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For the Record: The Assembly

For the Record: The Assembly

The new Secretary General of the Constituent Assembly, Lieutenant General Toh Lah,

recently spoke with the Post about the Constituent Assembly and the what it has accomplished

to date. In his description, he made a distinction between the work of the Constituent

Assembly as a Constituent Assembly and its work as the newly elected representative

body of the people of Cambodia. In the latter capacity it has empowered a Chief of

State for the interim period and approved a provisional government. Thus, though

the elected representatives of Cambodia have met four times, they have met to work

as a Constituent Assembly only once.

There have been those recently who have argued, especially from abroad, that the

Constituent Assembly has exceeded the mandate envisaged for it in the Paris Peace

Accords. Secretary General Tol Lah's two-way characterization of the role and work

of the elected representatives of the Cambodian people seems to be an answer to this

criticism.

The Inaugural Session of the Constituent Assembly:

June 14 1993

The inaugural session was a ceremonial meeting but it had an important outcome. Tol

Lah says "We do not consider this a session of the Constituent Assembly, it

was instead a meeting of the newly elected representatives of the people of Cambodia."

A motion was made by Prince Norodom Ranariddh to render null and void the "unconstitutional

coup d'état in 1970" which ousted Prince Norodom Sihanouk and installed

the Republican Regime of Lon Nol. The members of the Constituent Assembly approved

the motion unanimously.

As General Tol Lah describes it, the vote of the elected members of the Constituent

Assembly had the consequence of making null and void the removal of Sihanouk as Chief

of State in 1970, thus making uninterrupted his status as Cambodia's Chief of State

since "before 1970." Tol Lah said that the elected representatives had

the full power in what he calls a "special session to decide this issue."

First Session of the Constituent Assembly:

June 30, 1993

On June 30, the Constituent Assembly met for the first time as a Constituent Assembly.

There were six items on the agenda. First, the members of the Constituent Assembly

voted to elect Son Sann as the President of the Assembly. Second, the First and Second

Vice Presidents of the Constituent Assembly were elected. Third, the Constituent

Assembly adopted the set of rules and regulations that were submitted by the rules

committee. These were accepted unanimously. They will regulate the internal relations

and activity of the Assembly. They included a voting rule. "Important"

questions before the assembly can only be approved by a two-thirds majority.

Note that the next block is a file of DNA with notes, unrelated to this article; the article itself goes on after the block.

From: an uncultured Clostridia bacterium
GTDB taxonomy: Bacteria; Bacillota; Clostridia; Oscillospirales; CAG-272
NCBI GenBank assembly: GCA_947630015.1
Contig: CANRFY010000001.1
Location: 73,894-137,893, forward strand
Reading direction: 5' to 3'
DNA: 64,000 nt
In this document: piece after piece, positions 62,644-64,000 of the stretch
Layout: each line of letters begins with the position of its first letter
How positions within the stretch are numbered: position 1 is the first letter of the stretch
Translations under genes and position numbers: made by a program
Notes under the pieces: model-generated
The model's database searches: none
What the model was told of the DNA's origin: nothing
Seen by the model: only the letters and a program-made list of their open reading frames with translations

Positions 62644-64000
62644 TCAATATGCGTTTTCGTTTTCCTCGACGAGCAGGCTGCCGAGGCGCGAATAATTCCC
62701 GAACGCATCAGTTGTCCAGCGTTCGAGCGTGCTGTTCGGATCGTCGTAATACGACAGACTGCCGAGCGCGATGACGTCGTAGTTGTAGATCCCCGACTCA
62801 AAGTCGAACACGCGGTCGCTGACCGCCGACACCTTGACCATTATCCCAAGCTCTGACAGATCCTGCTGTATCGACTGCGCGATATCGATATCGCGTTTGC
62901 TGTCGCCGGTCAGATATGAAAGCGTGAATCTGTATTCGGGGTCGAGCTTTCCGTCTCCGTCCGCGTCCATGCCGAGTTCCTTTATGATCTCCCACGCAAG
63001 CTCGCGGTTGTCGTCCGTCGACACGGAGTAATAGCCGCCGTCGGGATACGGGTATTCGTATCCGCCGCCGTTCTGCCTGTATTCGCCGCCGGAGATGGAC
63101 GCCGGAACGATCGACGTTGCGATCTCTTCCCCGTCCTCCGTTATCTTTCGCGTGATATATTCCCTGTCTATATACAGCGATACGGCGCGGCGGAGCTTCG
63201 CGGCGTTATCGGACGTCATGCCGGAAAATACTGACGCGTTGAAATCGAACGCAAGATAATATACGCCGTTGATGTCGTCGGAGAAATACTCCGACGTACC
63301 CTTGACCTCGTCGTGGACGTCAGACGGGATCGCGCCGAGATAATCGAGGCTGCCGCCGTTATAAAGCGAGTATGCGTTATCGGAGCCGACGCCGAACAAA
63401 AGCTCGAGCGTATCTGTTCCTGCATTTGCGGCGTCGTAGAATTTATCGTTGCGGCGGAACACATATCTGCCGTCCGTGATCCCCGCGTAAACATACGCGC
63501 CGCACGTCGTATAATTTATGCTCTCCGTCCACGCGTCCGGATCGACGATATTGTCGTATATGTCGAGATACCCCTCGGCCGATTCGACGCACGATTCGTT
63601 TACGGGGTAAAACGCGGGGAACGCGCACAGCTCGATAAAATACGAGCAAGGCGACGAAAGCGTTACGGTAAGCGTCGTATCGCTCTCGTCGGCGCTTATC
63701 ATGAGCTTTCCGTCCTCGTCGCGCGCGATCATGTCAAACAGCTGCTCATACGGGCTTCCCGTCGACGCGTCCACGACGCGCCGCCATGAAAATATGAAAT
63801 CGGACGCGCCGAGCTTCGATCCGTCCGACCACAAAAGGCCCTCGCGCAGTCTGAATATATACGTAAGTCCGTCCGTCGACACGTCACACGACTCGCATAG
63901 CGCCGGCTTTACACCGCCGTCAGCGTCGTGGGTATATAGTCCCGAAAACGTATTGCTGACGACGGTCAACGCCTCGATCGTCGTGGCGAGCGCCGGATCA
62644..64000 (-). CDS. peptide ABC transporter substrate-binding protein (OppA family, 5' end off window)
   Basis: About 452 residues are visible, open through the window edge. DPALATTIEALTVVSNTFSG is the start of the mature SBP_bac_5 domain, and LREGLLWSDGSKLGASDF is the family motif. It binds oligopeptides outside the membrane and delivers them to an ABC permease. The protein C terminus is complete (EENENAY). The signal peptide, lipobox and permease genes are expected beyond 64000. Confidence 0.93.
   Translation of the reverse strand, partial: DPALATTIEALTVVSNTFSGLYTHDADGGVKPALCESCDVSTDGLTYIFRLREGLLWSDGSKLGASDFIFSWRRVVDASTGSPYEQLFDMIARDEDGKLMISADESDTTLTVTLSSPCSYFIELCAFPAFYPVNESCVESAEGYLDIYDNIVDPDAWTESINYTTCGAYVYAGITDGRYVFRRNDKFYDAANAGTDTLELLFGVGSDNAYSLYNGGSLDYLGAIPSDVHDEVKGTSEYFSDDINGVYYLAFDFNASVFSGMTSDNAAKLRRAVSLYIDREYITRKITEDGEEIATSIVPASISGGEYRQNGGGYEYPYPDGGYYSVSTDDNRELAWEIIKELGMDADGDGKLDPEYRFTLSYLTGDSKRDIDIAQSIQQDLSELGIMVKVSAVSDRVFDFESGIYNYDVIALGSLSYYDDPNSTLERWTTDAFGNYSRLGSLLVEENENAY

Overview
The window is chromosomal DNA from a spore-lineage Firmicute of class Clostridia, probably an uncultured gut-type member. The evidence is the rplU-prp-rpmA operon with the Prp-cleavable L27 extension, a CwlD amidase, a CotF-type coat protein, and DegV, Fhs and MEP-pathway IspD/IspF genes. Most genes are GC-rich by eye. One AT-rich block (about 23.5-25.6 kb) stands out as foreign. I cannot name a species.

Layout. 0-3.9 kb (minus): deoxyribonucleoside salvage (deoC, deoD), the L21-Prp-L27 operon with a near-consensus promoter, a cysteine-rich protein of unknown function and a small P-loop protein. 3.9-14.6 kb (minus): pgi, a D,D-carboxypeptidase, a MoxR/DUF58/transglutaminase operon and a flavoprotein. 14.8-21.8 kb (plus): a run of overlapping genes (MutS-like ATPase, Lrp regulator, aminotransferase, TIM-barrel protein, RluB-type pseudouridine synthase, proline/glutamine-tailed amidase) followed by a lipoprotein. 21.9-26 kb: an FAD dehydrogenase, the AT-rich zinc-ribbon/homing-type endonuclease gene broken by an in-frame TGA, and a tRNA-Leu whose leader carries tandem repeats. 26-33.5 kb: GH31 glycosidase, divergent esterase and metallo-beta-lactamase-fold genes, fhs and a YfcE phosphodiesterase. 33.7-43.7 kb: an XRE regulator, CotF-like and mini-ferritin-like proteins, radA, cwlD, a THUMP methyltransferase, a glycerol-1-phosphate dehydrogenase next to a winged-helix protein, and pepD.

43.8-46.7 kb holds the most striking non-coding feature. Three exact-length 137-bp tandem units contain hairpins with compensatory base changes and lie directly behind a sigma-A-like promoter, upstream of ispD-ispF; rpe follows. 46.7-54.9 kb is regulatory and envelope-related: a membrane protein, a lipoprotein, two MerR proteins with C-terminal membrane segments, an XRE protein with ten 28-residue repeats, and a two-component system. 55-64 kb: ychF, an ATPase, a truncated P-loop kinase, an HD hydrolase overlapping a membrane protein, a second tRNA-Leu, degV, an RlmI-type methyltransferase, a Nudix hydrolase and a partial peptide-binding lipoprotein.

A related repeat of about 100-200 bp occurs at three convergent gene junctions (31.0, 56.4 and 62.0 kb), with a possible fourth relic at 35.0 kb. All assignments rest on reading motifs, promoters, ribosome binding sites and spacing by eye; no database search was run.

Fourth, the Bureau of the President of the Constituent Assembly was elected. It included

two "questers," one from CPP and the other from FUNCINPEC. Fifth, five

secretaries were elected, all of them members of the Assembly. Two were from FUNCINPEC,

two were from CPP and one was from BLDP, as Tol Lah put it, "in proportion with

the configuration of the Assembly."

Sixth, the Constituent Assembly voted to establish two permanent committees. One

is chaged with drafting a constitution, and the other will draft the rules and regulations

for the National Assembly. As dictated by the Paris Peace Accords the Constituent

Assembly will become the National Assembly when the new constitution is approved

and the permanent government installed. Finally, a national anthem and a flag were

approved. With minor changes the anthem predates the Lon Nol regime, and the national

flag is that of Cambodia under Prince Sihanouk in the 1960's.

Special Meeting of the Elected Representatives of Cambodia:

July 1, 1993

This is the second session of the elected representatives of Cambodia. They voted

to accept the new government, the Provisional National Government of Cambodia, and

the slate of nominated Ministers, Vice-Ministers and Senior Ministers. Further, they

accepted the "Program of action of the Provisional National Government for the

coming three months." This document laid out the priorities for the government

in the transitional period. It was produced by a meeting of all the Ministers involved

and was chaired by Prince Norodom Ranariddh.

The Swearing in of the New Government:

July 2, 1993

The text used in the swearing in ceremony came from Prince Ranariddh. The committee

whose job it was to write the text, produced a much shorter one. But, Tol Lah says,

when they read the text that Ranariddh provided, they decided unanimously to accept

his.

The swearing in ceremony was led by Prince Norodom Sihanouk, who significantly swore

with the elected representatives of the Cambodian people and the leading members

of the Provisional National Government of Cambodia. The ceremony was accomplished

in front of the throne and in front of the King of the Monks.

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